But what you should realize is the path that you are talking about treading is a well-worn one. Many physicists have attempted essentially the same idea under the heading of "MOND", modifications to Newtonian dynamics. So you should start by looking at what has already failed, and I think by the time you do that, you will see there is no "low-hanging" fruit on this one.

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Originally Posted by Ken G
But what you should realize is the path that you are talking about treading is a well-worn one. Many physicists have attempted essentially the same idea under the heading of "MOND", modifications to Newtonian dynamics. So you should start by looking at what has already failed, and I think by the time you do that, you will see there is no "low-hanging" fruit on this one.
I don't disagree with dark matter. I also don't disagree with dark energy, although I have reservations about accelerated expansion. I have to wonder if there are other arguments for dark energy beside accelerated expansion.

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Originally Posted by Copernicus
I have to wonder if there are other arguments for dark energy beside accelerated expansion.
Curvature and large scale structure evolution both imply that there is something out there other than matter and dark matter contributing to the energy density of the universe. The dark energy hypothesis is that the same thing that is responsible for the acceleration of expansion accounts for these factors too. It's all indirect evidence so far but the fact that these three independent factors can be explained by one consistent mechanism strengthens, but doesn't prove, the case.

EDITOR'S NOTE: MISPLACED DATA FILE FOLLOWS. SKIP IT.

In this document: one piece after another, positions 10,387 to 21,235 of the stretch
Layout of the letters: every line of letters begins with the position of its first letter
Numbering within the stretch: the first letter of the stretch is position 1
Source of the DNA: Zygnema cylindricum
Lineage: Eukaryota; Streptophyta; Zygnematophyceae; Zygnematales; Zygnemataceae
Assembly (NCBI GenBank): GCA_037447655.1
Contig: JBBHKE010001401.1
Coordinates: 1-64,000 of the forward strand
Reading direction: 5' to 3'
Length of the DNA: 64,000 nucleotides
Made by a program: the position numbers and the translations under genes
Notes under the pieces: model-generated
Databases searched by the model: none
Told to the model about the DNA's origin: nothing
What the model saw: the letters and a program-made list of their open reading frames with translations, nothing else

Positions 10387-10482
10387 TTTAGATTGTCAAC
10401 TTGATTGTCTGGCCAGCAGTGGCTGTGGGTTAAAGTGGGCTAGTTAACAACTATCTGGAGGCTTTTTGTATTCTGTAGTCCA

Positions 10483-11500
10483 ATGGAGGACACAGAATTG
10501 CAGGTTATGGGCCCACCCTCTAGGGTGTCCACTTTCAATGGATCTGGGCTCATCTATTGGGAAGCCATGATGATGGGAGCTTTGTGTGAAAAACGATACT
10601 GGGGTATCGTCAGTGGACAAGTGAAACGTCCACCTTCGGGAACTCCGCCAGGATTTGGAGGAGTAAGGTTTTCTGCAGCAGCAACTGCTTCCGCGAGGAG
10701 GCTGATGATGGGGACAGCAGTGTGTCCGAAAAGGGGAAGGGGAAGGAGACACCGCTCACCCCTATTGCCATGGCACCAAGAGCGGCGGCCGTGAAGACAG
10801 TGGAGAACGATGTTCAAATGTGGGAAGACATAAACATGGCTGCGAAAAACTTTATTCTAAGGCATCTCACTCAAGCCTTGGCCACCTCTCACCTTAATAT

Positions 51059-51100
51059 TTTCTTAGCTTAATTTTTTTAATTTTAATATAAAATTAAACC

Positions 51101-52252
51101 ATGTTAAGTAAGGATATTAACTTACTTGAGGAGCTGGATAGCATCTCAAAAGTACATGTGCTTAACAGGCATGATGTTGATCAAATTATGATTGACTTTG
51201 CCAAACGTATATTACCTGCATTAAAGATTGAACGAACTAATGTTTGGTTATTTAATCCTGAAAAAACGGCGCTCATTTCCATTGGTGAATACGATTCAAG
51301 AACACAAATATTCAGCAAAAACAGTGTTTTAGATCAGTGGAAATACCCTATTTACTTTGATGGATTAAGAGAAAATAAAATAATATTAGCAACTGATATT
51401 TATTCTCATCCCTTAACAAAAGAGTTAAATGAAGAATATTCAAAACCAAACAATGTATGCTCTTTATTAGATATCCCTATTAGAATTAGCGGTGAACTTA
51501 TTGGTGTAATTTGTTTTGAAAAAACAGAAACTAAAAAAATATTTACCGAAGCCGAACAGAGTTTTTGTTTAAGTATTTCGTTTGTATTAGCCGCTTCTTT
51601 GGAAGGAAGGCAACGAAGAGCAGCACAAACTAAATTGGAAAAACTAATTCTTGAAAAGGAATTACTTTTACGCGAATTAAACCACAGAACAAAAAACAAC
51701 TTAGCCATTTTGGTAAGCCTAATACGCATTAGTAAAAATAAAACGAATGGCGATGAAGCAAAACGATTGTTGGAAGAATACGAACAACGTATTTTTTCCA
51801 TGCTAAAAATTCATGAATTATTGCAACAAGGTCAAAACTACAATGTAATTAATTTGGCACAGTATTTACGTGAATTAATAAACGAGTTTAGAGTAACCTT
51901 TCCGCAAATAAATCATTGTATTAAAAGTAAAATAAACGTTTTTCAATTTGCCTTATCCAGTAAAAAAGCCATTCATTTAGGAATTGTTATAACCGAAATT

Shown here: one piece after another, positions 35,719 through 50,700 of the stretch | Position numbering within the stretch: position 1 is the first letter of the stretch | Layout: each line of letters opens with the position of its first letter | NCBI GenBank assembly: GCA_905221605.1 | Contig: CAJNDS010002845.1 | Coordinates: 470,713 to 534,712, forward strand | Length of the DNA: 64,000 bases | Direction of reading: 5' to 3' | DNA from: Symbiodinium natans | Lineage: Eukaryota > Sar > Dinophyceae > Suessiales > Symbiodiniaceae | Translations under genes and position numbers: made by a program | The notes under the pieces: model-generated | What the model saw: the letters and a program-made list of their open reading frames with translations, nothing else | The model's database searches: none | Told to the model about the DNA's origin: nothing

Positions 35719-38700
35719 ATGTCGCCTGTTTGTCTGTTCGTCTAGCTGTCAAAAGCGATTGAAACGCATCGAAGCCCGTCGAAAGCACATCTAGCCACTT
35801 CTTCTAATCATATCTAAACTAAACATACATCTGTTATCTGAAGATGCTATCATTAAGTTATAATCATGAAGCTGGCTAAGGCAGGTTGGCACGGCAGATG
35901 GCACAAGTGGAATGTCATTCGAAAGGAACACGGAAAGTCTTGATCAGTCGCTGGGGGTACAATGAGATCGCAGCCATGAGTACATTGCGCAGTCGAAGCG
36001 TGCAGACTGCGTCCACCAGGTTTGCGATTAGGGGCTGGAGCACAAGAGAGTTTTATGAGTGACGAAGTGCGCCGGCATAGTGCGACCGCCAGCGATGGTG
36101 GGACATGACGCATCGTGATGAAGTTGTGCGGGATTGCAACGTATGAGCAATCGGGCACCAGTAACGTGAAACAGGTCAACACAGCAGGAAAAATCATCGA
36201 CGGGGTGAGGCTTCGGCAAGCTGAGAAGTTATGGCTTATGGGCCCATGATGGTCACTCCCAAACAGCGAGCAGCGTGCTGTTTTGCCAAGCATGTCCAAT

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Originally Posted by Copernicus
I don't disagree with dark matter. I also don't disagree with dark energy, although I have reservations about accelerated expansion. I have to wonder if there are other arguments for dark energy beside accelerated expansion.
Apparently I'm not the only one who doesn't like accelerated expansion of the universe.

New evidence shows that the key assumption made in the discovery of dark energy is in error

https://phys.org/news/2020-01-eviden...very-dark.html

23. Originally Posted by Copernicus
Apparently I'm not the only one who doesn't like accelerated expansion of the universe.

New evidence shows that the key assumption made in the discovery of dark energy is in error

https://phys.org/news/2020-01-eviden...very-dark.html